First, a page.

What a gripping title! This post raises the question of whether evidence obtained as a result cops’ good faith mistakes of fact or law will survive motions to suppress. And the answer is: It depends; which Constitution are you arguing under?
In the last few months, criminal defense lawyers across the country collectively moaned a moan of moanly pain in light of the abomination known as Heien v. North Carolina. In Heien, the United Supreme Court decided that the theory of reasonable mistakes of fact by law enforcement not being subject to suppression should be extended to cops’ reasonable mistakes of law. In other words, while “ignorance of the law” is no excuse for a citizen who unwittingly breaks the law, it is an excuse for a cop – the very person who we would expect to know the law – to justify his unwitting breaking of the law.
It is settled law that, for example, a cop who makes the mistake of fact that a driver is not wearing his seatbelt (but who is in fact wearing his seatbelt) and who pulls that person over will not be deemed to have acted unreasonably if the mistake of fact was reasonable. And if the officer then develops probable cause to search the car and finds a kilo of cocaine, that subsequent search will be deemed reasonable because it was supported by probable cause to search; and the kilo of cocaine will not be suppressed, or excluded, even though the initial seizure of the defendant was based on a mistake of fact. As long as the mistake of fact was reasonable. His reasonable, or good faith, belief that the properly-seatbelted driver was not wearing his seatbelt, will not result in the subsequent search – if supported by probable cause to search – and the kilo of cocaine being suppressed or excluded. This is the mistake of fact scenario.
This is the mistake of law scenario. Until Heien v. North Carolina, it has been settled law that the same rule does not apply to mistakes of law. Mistakes of law are – or were – presumptively unreasonable. No good faith exception applied in cases where the policeman made a mistake of law. For example, evidence obtained from a policeman’s stop of a car that is traveling 55 mph in a 55 mph zone that the cop reasonable believed to be in a 35 mph zone will be suppressed. The mistake of law – however reasonable – will not survive the motion to suppress. Until Heien v. North Carolina, that is. Thanks to Heien, the cop’s ignorance of the law will forgive his unlawful action, and any evidence obtained as a result of that unlawful action will not be suppressed or excluded.
In Heien, the policeman stopped a car because it had only one working brake-light. In North Carolina, it turns out, a car need have only one working brake-light; however, the policeman believed that the law required all brake-lights to be working. He pulled the car over – for something that is not a violation of the law – and somehow got Mr. Heien to consent to a search his car; that search yielded cocaine somewhere in the car. Prior to the Heien decision, the policeman’s ignorance of the law – or mistake of law – would not have served as an excuse for his actions, and the cocaine that was seized would have been suppressed (bad stop; cocaine not coming into evidence). In Heien, the North Carolina Superior Court Judge inexplicably broke with precedent and denied the Defendant’s motion to suppress (good stop; cocaine coming into evidence). The Defendant appealed to the Court of Appeals, who, relying on precedent, reversed the Superior Court Judge’s decision (bad stop; cocaine not coming into evidence). The State appealed to the North Carolina Supreme Court, who (and this happens a lot in North Carolina – our two appellate courts are in a pissing contest with each other), reversed the Court of Appeals decision (good stop; cocaine coming into evidence). The Defendant appealed directly to the US Supreme Court, who agreed to hear the case. The US Supreme Court sided with the Superior Court Judge and the NC Supreme Court, and denied the motion to suppress (good stop; cocaine coming into evidence).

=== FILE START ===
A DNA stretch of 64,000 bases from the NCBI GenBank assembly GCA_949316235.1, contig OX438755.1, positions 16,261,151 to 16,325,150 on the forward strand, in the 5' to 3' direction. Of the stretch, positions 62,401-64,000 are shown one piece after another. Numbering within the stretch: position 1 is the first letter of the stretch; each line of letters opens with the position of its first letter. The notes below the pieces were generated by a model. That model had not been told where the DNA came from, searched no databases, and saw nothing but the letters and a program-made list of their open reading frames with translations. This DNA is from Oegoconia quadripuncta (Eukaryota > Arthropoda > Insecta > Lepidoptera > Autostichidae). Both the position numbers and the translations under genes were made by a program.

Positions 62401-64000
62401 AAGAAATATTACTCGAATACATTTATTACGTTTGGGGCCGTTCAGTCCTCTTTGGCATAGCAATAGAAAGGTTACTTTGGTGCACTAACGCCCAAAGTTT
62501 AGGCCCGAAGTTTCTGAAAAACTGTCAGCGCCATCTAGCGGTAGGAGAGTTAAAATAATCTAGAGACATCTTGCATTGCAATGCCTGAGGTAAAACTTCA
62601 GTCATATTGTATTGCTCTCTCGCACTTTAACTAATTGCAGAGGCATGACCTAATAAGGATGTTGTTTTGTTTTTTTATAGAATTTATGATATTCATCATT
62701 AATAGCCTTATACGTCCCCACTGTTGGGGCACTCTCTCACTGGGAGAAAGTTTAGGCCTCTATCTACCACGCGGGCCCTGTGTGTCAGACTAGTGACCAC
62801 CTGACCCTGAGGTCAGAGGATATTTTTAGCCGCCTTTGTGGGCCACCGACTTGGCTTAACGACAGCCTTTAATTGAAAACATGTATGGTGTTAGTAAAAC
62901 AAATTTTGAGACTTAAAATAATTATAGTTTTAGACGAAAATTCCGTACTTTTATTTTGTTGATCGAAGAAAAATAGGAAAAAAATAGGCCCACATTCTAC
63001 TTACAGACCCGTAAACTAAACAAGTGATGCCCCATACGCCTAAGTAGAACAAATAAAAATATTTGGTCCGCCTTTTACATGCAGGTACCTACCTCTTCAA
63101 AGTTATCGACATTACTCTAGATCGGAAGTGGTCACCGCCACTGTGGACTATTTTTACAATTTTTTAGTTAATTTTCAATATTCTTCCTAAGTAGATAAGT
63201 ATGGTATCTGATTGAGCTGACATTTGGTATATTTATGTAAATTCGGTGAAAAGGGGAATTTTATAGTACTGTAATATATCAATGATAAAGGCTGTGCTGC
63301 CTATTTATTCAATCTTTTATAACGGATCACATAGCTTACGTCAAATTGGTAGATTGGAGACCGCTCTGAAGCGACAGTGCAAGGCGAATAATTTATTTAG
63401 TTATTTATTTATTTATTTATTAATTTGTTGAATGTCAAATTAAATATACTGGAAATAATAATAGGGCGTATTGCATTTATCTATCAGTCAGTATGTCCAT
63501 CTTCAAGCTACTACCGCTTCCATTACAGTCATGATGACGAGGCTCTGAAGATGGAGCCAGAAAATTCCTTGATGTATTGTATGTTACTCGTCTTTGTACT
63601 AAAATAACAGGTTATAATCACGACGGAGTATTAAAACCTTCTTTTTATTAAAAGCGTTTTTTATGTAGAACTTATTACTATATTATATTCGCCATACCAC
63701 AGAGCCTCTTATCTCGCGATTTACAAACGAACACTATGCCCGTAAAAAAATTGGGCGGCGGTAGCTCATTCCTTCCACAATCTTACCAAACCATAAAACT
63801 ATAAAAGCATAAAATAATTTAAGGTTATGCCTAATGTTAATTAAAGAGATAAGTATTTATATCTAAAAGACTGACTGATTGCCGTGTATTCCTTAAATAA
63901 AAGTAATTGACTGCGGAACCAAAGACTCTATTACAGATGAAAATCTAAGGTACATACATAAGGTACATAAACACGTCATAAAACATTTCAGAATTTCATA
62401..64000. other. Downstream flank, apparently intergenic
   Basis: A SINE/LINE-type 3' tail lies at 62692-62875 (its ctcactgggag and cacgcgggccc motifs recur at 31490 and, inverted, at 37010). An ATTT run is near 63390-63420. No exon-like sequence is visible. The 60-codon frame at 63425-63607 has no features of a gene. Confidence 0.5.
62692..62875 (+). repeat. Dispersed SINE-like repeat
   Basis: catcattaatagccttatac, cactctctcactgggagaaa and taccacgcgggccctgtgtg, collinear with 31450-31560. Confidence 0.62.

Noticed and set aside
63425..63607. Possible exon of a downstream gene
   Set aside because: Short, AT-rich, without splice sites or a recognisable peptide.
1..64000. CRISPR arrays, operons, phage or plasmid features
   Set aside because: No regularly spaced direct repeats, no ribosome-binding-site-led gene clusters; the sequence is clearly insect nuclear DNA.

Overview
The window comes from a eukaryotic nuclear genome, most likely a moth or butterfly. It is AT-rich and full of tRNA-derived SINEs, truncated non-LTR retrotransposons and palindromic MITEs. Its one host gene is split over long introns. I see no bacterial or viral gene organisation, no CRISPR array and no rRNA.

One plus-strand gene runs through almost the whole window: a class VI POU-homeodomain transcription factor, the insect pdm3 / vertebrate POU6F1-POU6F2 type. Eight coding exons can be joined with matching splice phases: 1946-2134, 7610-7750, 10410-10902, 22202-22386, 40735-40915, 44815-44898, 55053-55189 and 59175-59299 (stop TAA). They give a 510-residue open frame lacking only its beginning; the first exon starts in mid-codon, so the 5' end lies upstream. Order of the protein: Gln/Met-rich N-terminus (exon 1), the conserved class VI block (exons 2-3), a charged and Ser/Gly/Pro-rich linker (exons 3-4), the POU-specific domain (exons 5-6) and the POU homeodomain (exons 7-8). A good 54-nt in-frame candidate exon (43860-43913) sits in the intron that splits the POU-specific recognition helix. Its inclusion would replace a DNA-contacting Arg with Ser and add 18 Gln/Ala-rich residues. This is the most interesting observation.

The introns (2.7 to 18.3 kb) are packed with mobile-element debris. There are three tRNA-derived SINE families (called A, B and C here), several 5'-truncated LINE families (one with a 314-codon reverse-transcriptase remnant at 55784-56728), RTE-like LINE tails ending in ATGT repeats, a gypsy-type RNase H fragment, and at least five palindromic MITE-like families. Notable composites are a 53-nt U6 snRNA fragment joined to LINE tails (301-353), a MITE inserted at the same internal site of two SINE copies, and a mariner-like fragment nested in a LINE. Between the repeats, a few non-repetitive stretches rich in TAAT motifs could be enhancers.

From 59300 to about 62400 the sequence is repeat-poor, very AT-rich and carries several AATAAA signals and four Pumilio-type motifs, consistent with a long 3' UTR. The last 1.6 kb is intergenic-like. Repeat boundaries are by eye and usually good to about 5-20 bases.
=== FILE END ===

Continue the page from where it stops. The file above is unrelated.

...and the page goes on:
I’m not going to comment on that lone employee of the state choosing to create new law, or the politics behind North Carolina’s Supreme Court decision, or the motivations behind the US Supreme Court’s decision. I’m pretty sure I’ve already done that in a prior post. This post deals with the question of whether, even in light of Heien, evidence obtained as a result of a cop’s good faith mistake of law or fact can be suppressed.